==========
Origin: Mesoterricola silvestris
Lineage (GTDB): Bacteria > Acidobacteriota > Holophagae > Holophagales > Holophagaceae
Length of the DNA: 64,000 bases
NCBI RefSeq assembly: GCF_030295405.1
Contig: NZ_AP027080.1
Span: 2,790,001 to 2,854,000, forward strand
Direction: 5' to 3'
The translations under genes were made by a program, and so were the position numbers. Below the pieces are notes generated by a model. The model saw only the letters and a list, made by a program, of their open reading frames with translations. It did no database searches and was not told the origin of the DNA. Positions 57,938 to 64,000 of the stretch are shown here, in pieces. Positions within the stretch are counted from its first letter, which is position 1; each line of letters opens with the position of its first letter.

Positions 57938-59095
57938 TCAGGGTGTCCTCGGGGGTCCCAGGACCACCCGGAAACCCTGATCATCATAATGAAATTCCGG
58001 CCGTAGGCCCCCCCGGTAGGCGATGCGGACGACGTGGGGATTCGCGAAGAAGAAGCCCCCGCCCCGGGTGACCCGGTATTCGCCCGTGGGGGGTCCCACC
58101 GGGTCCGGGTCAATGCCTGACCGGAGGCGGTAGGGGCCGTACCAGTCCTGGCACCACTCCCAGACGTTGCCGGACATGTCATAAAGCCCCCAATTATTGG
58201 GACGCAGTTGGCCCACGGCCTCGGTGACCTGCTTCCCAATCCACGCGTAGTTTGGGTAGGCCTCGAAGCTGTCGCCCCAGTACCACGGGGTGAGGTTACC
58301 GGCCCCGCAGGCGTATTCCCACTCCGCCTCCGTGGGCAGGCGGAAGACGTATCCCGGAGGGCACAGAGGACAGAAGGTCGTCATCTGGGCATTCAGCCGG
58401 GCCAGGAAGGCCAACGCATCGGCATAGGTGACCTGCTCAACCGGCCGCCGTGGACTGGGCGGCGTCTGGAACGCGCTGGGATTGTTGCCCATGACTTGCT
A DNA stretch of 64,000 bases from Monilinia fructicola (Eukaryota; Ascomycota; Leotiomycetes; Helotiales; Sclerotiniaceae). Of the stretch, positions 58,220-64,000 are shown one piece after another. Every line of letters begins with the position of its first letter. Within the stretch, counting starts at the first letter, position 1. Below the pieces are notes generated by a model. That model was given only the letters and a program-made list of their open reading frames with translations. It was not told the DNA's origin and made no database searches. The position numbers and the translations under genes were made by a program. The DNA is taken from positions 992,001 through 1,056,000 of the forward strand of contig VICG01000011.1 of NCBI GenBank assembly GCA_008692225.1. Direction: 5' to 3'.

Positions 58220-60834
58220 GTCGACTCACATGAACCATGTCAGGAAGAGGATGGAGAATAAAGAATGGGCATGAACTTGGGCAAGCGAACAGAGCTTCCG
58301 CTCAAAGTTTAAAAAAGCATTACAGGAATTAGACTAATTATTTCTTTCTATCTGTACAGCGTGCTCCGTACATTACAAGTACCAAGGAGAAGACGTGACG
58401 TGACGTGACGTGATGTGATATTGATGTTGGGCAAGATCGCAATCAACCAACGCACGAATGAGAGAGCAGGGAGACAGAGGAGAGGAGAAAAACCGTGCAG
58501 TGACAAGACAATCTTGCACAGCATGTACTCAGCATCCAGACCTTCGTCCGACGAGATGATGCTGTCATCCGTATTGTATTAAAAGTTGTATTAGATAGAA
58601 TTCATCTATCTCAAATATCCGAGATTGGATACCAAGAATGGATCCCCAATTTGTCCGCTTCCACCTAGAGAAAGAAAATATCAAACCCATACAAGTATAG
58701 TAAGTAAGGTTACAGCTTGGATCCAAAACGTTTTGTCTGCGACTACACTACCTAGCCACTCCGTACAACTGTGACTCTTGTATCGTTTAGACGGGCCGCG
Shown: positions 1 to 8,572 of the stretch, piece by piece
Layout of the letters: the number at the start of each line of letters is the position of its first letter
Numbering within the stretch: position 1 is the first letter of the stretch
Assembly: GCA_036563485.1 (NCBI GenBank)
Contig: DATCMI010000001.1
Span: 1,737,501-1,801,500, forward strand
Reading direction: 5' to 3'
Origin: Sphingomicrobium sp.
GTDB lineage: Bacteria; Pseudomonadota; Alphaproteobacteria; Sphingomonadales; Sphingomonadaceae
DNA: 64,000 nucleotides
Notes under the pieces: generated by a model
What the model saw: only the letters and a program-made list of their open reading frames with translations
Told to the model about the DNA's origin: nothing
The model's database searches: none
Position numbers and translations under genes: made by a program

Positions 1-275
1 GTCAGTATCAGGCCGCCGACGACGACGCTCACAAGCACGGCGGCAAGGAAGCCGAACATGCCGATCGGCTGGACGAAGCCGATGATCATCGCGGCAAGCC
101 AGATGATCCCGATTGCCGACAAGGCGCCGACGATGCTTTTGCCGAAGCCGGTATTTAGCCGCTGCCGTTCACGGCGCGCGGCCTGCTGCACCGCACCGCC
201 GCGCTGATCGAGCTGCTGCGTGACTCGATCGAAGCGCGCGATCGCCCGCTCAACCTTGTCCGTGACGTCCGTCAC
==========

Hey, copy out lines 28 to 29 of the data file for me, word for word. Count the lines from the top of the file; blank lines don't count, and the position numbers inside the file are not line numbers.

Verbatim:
Contig: DATCMI010000001.1
Span: 1,737,501-1,801,500, forward strand